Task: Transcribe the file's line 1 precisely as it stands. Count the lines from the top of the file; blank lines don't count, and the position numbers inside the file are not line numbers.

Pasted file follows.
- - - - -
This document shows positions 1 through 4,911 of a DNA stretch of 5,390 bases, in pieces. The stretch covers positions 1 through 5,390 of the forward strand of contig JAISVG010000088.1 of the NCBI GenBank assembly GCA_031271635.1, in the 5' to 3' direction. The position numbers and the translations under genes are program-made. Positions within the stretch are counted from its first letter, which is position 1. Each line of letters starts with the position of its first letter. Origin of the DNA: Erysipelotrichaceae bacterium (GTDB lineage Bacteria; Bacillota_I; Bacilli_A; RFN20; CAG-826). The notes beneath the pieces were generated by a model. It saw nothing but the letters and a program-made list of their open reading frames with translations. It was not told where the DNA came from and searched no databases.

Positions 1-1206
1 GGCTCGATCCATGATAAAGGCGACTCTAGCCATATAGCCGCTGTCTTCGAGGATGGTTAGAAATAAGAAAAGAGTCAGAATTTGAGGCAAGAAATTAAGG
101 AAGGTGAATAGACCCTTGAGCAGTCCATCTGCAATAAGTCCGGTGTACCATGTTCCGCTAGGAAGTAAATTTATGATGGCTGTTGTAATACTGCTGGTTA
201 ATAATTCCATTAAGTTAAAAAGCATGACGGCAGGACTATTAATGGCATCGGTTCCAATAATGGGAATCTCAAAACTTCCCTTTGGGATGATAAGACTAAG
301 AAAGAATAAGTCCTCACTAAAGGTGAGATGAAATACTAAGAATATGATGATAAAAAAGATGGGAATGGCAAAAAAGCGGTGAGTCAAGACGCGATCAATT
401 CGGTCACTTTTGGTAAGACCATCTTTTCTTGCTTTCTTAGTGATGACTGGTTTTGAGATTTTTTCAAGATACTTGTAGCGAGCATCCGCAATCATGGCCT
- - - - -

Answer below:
This document shows positions 1 through 4,911 of a DNA stretch of 5,390 bases, in pieces. The stretch covers positions 1 through 5,390 of the forward strand of contig JAISVG010000088.1 of the NCBI GenBank assembly GCA_031271635.1, in the 5' to 3' direction. The position numbers and the translations under genes are program-made. Positions within the stretch are counted from its first letter, which is position 1. Each line of letters starts with the position of its first letter. Origin of the DNA: Erysipelotrichaceae bacterium (GTDB lineage Bacteria; Bacillota_I; Bacilli_A; RFN20; CAG-826). The notes beneath the pieces were generated by a model. It saw nothing but the letters and a program-made list of their open reading frames with translations. It was not told where the DNA came from and searched no databases.